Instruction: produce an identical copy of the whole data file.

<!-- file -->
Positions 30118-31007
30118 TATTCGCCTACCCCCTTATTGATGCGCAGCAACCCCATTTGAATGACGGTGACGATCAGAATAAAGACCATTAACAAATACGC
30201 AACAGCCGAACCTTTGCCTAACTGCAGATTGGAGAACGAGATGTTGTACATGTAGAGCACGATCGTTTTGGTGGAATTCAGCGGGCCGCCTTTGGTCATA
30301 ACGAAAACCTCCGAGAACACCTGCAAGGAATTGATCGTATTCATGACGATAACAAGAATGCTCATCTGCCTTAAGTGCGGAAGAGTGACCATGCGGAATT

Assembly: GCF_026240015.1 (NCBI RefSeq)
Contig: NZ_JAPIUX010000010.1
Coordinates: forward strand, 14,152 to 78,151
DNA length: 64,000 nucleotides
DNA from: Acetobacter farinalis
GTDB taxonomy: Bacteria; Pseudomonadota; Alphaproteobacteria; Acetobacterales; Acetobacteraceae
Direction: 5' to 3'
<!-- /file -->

Positions 30118-31007
30118 TATTCGCCTACCCCCTTATTGATGCGCAGCAACCCCATTTGAATGACGGTGACGATCAGAATAAAGACCATTAACAAATACGC
30201 AACAGCCGAACCTTTGCCTAACTGCAGATTGGAGAACGAGATGTTGTACATGTAGAGCACGATCGTTTTGGTGGAATTCAGCGGGCCGCCTTTGGTCATA
30301 ACGAAAACCTCCGAGAACACCTGCAAGGAATTGATCGTATTCATGACGATAACAAGAATGCTCATCTGCCTTAAGTGCGGAAGAGTGACCATGCGGAATT

Assembly: GCF_026240015.1 (NCBI RefSeq)
Contig: NZ_JAPIUX010000010.1
Coordinates: forward strand, 14,152 to 78,151
DNA length: 64,000 nucleotides
DNA from: Acetobacter farinalis
GTDB taxonomy: Bacteria; Pseudomonadota; Alphaproteobacteria; Acetobacterales; Acetobacteraceae
Direction: 5' to 3'